REVIEW: Ballet’s revival of 19th-century classic shows solid professionalism
Giselle is as beloved as any ballet in the repertoire partly because it contains some of the most beautiful choreography in the repertoire of Western dance: much of which has, miraculously, been preserved for nearly two centuries within the story we still see today.
Thus the version of this classic that Devon Carney created for the Kansas City Ballet in 2015, which was revived starting on October 14th, can plausibly be said to contain aspects not only of the 1841 French original but of the Russian versions created by Marius Petipa and others during the late-19th and early-20th centuries. It’s as if the history of classical ballet were contained in a single piece: a story of love and class distinctions, of betrayal and death, of forgiveness and redemption.
Kansas City Ballet has created an arresting retelling, with brilliant leads, a corps that looks as boisterous as ever, and lavish sets gorgeously lit by Trad A Burns. The result, which I saw on October 14th and 15th at the Kauffman Center, was a huge spectacle that included an Irish Wolfhound and several student dancers from the Ballet School.
The bucolic, refreshingly simple sets were the same as those used in 2015, but the costumes were different: with subtle designs for the leads and over-the-top folkloric colors for the Peasants. The music, by Adolphe Adam, was performed gamely by the Kansas City Symphony: Ballet Music Director Ramona Pansegrau demonstrated a keen ability to flex and stretch tempos according to the needs of the dance.
In the lead role of Giselle, the poor girl with a bad heart, Kaleena Burks on opening night danced with hyper-enthusiasm at the outset, demonstrating boundless love for the disguised Duke Albrecht with peerless steps and florid port de bras, and became frightfully stark during her “nervous breakdown.” (She learns that the peasant boy she’s fallen in love with is actually the Duke, possibly playing the field before his compulsory “noble” marriage.) On October 15th, the role was danced by Amaya Rodriguez, who exuded charisma in her opening and played the madwoman with quiet abandon.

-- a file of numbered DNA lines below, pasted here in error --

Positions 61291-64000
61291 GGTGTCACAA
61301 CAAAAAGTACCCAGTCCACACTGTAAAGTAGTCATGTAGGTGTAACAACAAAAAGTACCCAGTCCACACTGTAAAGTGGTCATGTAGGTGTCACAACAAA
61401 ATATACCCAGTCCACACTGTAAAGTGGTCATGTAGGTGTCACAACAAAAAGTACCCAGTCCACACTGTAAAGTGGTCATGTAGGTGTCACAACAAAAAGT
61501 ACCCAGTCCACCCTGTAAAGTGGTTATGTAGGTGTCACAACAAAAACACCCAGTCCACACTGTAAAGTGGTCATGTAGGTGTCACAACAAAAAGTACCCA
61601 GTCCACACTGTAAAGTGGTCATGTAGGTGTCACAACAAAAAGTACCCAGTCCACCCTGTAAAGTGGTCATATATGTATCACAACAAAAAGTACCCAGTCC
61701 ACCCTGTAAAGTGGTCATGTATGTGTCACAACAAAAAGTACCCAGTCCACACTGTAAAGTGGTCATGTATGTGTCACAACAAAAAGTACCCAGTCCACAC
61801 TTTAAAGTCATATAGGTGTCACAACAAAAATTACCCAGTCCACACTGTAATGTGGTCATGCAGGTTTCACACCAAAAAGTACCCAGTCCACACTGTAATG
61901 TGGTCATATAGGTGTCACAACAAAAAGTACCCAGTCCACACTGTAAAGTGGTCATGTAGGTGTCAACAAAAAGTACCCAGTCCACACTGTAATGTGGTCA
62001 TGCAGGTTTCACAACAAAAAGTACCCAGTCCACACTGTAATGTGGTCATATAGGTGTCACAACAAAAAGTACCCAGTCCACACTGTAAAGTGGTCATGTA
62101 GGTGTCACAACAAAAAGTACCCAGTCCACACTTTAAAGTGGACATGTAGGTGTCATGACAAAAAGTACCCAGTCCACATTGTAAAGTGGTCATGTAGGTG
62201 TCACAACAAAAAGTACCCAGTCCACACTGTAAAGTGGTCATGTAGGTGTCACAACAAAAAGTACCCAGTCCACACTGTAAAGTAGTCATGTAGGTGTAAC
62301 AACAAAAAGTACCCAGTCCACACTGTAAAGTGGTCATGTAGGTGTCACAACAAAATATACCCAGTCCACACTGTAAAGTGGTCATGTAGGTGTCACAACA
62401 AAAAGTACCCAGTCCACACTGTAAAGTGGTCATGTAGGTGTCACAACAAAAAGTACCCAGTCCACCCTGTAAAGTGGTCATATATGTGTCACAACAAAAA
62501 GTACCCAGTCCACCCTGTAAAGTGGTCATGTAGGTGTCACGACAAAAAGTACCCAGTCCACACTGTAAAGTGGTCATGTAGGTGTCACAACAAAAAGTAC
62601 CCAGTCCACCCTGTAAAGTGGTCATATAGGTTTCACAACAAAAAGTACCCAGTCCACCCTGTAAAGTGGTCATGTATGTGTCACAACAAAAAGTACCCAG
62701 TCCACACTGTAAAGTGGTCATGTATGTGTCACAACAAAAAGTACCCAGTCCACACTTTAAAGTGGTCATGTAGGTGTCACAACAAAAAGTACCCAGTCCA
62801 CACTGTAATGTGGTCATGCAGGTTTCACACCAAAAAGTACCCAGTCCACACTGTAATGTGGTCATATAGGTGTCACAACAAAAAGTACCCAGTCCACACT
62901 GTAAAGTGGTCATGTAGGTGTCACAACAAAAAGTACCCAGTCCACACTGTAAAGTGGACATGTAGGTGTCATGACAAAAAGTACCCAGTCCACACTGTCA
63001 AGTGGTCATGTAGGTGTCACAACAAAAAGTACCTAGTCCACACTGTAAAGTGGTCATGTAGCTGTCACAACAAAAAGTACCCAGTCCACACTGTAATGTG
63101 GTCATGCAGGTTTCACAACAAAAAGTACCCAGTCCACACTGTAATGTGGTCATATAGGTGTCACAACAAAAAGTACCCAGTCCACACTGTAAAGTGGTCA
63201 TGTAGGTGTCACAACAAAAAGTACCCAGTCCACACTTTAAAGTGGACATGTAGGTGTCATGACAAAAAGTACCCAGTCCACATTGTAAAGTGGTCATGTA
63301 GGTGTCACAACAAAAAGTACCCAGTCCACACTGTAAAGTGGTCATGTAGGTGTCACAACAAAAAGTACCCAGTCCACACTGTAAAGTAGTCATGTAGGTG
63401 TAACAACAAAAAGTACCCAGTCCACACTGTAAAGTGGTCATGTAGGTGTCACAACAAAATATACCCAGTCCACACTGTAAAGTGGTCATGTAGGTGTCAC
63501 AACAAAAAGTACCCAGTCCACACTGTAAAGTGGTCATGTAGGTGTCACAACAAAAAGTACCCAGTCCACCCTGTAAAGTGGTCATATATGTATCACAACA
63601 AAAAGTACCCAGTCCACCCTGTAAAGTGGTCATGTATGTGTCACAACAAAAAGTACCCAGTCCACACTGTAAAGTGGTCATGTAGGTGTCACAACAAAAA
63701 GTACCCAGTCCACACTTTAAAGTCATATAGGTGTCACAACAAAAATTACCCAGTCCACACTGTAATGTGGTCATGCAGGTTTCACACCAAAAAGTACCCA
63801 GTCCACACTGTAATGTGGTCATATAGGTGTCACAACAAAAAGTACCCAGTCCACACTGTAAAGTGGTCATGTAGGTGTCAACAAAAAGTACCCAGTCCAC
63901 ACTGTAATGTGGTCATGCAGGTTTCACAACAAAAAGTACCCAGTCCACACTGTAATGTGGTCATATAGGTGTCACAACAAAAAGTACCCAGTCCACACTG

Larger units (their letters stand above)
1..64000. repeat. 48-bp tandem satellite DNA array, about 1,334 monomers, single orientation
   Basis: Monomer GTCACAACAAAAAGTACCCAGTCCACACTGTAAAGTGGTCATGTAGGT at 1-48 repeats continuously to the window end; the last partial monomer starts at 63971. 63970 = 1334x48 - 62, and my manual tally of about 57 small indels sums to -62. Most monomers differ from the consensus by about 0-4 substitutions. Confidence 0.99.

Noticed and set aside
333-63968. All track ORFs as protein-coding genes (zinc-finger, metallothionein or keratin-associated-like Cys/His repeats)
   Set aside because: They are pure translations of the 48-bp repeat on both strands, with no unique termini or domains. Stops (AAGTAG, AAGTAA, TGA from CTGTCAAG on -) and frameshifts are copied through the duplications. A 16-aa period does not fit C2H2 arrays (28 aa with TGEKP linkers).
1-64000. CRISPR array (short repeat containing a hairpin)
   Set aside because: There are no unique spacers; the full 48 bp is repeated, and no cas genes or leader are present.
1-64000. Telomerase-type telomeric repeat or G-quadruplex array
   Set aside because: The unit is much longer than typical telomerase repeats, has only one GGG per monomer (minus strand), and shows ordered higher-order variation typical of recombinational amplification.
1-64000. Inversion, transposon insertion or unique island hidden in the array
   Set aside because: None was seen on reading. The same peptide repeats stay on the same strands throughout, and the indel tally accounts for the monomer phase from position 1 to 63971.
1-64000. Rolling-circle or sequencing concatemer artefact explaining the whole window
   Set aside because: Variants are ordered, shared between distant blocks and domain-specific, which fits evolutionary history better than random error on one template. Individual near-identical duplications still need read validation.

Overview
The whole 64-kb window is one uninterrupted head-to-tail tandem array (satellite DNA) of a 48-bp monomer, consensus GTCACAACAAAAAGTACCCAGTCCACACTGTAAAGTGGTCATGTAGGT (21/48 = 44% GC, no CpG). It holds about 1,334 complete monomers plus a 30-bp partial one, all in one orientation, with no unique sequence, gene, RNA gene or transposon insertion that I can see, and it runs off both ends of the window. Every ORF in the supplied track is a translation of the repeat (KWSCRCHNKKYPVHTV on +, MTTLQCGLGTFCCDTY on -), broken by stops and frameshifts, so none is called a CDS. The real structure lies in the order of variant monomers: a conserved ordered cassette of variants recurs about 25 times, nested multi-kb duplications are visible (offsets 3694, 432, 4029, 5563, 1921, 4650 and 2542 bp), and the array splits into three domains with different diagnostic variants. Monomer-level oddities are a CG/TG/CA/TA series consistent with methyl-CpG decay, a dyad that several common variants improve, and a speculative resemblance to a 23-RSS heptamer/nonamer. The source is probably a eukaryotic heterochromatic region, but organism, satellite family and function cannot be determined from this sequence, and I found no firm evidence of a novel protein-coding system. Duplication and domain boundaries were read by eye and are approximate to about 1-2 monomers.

Andrew Vecseri was a spiffily noble Duke on opening night: even in his “peasant outfit” he had a regal look about him, and his tightly wound solos and pas de deux moments were a highlight. His counterpart on October 15th was Paul Zusi, who brought firmness but also a bit more tenderness to the role.
Cameron Thomas was relatively serious Hilarion on opening night: Joshua Bodden brought playfulness to the part. Both love-couples basked in a palpable chemistry that suggested they were as comfortable together as one might be dancing with a best friend. Of special note on opening night was the Peasant Pas de Deux pair: Naomi Tanioka and Joshua Kiesel brought bursts of light and joy to their role as implicit “leaders” of the peasant dancers.
Taryn Mejia was downright terrifying in Act II, in the role of Queen of the Wilis. Stern and pale, she and her assistants, Emily Mistretta and Amanda DeVenuta on opening night, brought imperious efficiency to the routine bullying of hapless men who wander into their misty realm.
Lit in a mystically bluish haze, the Wilis performed in neatly geometrical patterns, mysteriously dressed in the bridal gowns they never got to use in real life. (The corps looked a tad more orderly on the second night.)
This entire scene is imbued with deathly washed-out look that suggests that this is a place you simply don’t want to end up. Fortunately our Duke, emboldened by the love and forgiveness of “Wili initiate” Giselle, is stronger than the corps. With the help of Giselle, he escapes their haunted world: But this being 19th-century drama, Giselle retires to a comfortable death, while the redeemed Duke gets to live on and brood.
—By Paul Horsley
Giselle runs through October 23rd. For tickets call 816-931-8893 or to go kcballet.org.
To reach Paul Horsley, performing arts editor, send an email to email@example.com or find him on Facebook (paul.horsley.501) or Twitter/Instagram (@phorsleycritic).
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